EEOC Files Suit on Behalf of HIV-Positive Wisconsin Teen Fired From Job at Grocery Store
The U.S. Equal Employment Opportunity Commission filed a federal lawsuit Thursday on behalf of Korrin Krause, a 16-year-old Wisconsin girl who was reportedly fired from her job at a grocery store because she has HIV, the Milwaukee Journal Sentinel reports. The EEOC suit contends that Quality Foods IGA, a grocery store in Schofield, Wis., "may have violated" the Americans With Disabilities Act when it allegedly fired Krause from her job as a grocery bagger because of her HIV status. The suit states that Krause was fired from her job on Feb. 5 after Quality Foods management learned she was HIV-positive. The EEOC said that at the time of Krause's dismissal, the store manager told Krause's mother that the teen was being fired because "her HIV posed a danger to store customers and other employees" and that keeping her employed was "bad for business." EEOC attorney Robert Tomlinson said that Krause's situation is "exactly the type of discrimination that [the ADA] was designed to prohibit" (Murphy, Milwaukee Journal Sentinel, 9/20). Earlier this month, the owner of the grocery store said that he offered Krause another job as a clerical worker after he learned of her HIV status. Store owner Bernard Enkro said, "While we did not feel it appropriate to continue Ms. Krause in her original assignment in light of her situation, we did offer her a different assignment in the store. Our interest was in protecting her health, not removing her from the store" (Kaiser Daily HIV/AIDS Report, 9/7). Although Enkro could not be reached for comment by the Journal Sentinel, Quality Foods attorney Thomas Crone maintained his claim that Krause was not fired but instead reassigned.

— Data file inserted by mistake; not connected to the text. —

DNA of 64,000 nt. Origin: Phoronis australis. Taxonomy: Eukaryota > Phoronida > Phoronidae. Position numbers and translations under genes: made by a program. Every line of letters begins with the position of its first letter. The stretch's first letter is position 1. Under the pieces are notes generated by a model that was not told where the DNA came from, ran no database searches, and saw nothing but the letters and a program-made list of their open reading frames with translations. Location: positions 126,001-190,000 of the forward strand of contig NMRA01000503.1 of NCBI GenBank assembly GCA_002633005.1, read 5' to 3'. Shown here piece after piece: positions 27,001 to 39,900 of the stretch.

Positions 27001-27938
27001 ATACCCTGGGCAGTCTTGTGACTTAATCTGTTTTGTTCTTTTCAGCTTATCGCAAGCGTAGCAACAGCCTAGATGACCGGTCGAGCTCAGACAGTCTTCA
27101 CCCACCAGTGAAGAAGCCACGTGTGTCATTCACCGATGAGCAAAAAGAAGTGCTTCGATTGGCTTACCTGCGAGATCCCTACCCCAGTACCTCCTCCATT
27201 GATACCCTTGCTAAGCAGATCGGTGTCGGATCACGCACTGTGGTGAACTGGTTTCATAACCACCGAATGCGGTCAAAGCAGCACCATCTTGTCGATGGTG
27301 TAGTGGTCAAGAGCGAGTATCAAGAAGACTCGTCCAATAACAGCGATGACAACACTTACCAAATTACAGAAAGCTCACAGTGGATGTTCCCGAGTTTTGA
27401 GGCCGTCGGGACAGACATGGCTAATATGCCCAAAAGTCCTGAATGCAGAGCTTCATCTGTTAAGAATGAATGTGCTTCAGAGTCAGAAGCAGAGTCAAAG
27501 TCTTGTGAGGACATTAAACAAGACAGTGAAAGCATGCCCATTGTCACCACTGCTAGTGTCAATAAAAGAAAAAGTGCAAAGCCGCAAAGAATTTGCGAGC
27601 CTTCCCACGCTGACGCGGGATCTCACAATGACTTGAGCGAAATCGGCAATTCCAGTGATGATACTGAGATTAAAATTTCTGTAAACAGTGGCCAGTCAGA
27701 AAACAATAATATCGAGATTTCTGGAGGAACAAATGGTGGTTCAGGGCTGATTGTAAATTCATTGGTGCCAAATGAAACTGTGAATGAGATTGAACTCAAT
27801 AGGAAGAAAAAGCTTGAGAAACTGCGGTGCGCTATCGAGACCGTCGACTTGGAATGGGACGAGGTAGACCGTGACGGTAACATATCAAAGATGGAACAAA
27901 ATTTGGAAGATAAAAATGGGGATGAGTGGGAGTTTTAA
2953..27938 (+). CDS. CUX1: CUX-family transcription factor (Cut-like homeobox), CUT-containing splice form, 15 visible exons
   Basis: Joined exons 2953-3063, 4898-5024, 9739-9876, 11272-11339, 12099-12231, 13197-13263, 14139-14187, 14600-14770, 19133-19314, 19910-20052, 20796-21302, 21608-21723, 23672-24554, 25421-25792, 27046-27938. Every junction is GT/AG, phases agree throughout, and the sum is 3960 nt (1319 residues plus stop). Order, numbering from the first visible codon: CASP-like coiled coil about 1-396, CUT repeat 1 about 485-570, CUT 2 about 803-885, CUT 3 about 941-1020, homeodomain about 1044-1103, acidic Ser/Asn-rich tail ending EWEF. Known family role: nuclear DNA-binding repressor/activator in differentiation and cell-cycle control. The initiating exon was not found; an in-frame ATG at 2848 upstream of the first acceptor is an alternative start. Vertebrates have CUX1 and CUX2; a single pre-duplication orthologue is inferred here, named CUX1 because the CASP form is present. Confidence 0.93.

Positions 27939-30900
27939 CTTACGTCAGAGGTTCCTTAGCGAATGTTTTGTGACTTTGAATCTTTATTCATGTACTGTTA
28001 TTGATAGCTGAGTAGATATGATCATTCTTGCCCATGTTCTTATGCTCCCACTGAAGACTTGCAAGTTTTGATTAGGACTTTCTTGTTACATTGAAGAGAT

The EEOC suit seeks an injunction prohibiting Quality Foods from "refusing to hire qualified people with disabilities" and is also asking for compensatory damages for Krause's "inconvenience, humiliation and pay" she would have earned had she continued to work at the store. The suit also seeks compensatory and punitive damages from the store for "reckless conduct." Monetary damages are capped by federal law at $300,000 in lawsuits such as Krause's that are brought against companies with more than 500 employees. It is unclear whether Enkro, who owns seven other grocery stores in Wisconsin, employs more than 500 people (Milwaukee Journal Sentinel, 9/20).